In today's economy, people tend to think that any debt is bad. While the ideal is to live debt free, that is not possible for many people. It is true that many types of debt will only hurt you in the long run, but there are some types that can be good for you. Learning to differentiate bad debt vs. good debt is an important aspect of wise money management.
What Is Good Debt?
In a nutshell, good debt is any type of debt that will benefit you in the long run. In other words, any debt that provides you a net gain can be considered good. This means financing a purchase which will appreciate in value, or paying for educational opportunities that will enable you to get a job with higher pay. Although you have to take out debt to begin with, in the long run you will be better off for having done so.
A classic example of good debt is the student loan. Taking out a student loans enables you to go to college or to pursue career training, which will pay off by helping you find a better career with higher pay. At least it should, its not advisable to borrow solely to get a degree in basket weaving as the saying goes. Student loans become bad debt if you choose a major that will not get you a good job. However, simply possessing a degree may open more doors to you, so it may still be good debt if you use it to further your goals.
Mortgages are another example of a situation where the distinction between bad debt vs. good debt is not so clear. If your house appreciates in value, then it is good debt. However, with the collapse of the housing market many people are finding themselves upside down on their mortgages, which means you may owe more than your home is worth. That can quickly turn it into a poor investment.
As you can see, it is important to carefully choose what good debt you take on to make sure it actually will pay off in the end.
However, if you plan carefully you will likely benefit and you can work to invest only in good debt and work to move bad debts into the good category.
What Is Bad Debt?
Bad debts are any balances owed on an item that depreciates, or decreases in value. For example, using a store credit card to buy clothing is bad, because the first time you wear that clothing it will be worth much less than what you paid for it. Sometimes this kind of debt is almost impossible to avoid, such as if you lose your job suddenly and need to put some expenses on credit cards to get through.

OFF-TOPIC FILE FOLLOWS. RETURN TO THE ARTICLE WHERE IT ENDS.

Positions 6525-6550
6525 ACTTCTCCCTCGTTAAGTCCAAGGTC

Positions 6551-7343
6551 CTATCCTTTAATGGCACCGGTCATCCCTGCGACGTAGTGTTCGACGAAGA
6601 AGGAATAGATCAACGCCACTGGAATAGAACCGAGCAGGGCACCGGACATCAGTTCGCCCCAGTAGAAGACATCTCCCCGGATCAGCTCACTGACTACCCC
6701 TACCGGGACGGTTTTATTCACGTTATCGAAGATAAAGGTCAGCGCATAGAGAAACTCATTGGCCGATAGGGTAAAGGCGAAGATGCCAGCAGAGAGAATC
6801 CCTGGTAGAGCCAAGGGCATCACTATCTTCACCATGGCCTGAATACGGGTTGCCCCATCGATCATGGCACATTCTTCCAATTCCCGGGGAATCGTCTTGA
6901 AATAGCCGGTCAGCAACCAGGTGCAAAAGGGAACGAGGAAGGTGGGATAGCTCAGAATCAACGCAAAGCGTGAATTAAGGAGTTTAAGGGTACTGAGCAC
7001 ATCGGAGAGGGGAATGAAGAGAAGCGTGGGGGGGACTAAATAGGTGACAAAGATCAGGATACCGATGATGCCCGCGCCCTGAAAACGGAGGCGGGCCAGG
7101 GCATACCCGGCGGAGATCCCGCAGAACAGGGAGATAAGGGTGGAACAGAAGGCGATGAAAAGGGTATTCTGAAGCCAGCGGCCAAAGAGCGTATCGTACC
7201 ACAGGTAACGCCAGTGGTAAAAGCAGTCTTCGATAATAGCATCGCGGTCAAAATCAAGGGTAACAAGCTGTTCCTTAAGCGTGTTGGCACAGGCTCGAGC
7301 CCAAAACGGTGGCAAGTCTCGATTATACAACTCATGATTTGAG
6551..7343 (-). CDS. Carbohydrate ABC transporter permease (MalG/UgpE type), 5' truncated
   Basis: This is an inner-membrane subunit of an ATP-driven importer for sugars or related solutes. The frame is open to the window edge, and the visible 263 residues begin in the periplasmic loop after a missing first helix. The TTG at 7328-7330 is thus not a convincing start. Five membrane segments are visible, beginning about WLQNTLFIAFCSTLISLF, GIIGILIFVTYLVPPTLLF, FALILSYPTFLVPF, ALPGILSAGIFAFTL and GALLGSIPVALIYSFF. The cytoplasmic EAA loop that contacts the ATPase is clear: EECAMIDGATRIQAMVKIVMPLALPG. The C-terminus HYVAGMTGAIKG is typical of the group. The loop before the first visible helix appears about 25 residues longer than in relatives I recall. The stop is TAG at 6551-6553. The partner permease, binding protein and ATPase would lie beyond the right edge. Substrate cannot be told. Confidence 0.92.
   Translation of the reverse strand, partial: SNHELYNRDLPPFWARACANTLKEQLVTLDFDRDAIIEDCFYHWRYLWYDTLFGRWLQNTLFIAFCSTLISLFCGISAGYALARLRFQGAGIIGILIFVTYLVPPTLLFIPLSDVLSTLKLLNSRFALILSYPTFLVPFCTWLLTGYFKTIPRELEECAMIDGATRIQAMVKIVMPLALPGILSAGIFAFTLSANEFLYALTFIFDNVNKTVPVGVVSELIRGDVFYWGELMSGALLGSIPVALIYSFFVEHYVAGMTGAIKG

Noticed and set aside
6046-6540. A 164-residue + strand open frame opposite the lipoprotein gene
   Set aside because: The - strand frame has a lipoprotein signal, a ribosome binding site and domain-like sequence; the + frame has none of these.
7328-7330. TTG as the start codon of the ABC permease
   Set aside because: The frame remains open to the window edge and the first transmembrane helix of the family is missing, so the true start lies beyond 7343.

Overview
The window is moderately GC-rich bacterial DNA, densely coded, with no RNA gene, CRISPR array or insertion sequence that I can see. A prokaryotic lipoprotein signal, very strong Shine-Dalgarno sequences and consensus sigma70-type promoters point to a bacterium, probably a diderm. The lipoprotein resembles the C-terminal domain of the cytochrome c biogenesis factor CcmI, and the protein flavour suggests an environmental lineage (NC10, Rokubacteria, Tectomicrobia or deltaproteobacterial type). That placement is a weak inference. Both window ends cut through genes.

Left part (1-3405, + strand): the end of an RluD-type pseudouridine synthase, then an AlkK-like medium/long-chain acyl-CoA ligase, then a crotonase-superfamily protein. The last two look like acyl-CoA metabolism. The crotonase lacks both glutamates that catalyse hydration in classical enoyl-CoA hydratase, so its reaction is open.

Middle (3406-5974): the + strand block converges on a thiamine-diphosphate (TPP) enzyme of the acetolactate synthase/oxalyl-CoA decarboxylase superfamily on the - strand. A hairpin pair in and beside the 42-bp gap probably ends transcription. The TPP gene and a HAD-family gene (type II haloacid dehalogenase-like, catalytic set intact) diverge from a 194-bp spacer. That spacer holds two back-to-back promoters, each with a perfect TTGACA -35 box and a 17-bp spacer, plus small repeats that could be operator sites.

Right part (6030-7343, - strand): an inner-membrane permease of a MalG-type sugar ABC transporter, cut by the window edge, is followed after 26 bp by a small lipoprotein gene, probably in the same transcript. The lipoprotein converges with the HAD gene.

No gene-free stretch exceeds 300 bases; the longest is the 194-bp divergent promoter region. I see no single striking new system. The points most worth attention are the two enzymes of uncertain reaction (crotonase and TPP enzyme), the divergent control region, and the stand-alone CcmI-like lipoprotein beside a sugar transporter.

However, that should be paid off as quickly as possible and efforts made to avoid this type of borrowing.
Car loans are another classic example of bad debt. They may be necessary if you need transportation and cannot afford a car on your own, but you should strive to minimize the amount you owe and pay it off quickly. Cars depreciate very quickly, particularly luxury cars or other more expensive vehicles.
If you are having trouble determining whether something is bad debt vs good debt, just ask yourself whether it will be worth more in five years than it is now, or whether you will make more money off of it.
For example, a student loan could be good debt, but a personal loan taken to finance a vacation would be bad debt. One will pay off in the future, while the other will just leave you paying a lot of interest.
Bad debt is easily avoided by living within your means and saving up for large purchases rather than giving in to the temptation of putting them on a credit card. Even borrowing from friends or family in a pinch is better than paying on a high-interest credit card.
Getting Out Of Debt
If your ultimate goal is to become debt free, the best way to do that is to focus on getting rid of your bad debt first. Pay the minimums on any good balances you have, but pay substantially more than the minimum on bad debts. If you are just paying your minimum credit card payments every month, you will be paying them off for a long time and paying much more in interest than you need to. Credit cards generally have higher interest rates than mortgages or student loans as well, so it makes sense to pay the cards down first. Once that is done, you can begin focusing on paying off your other bad credit lines and avoiding any additional borrowing.
Figuring out which is bad debt vs. good debt can be tricky at times, but is fairly straightforward if you keep in mind the 5 year benefits test. The most difficult part about it is being totally honest with yourself. Think carefully before you take on any new debt in order to make sure you are making choices that will benefit you in the long run. With a little careful planning and practice it will be easy to make good financial choices.
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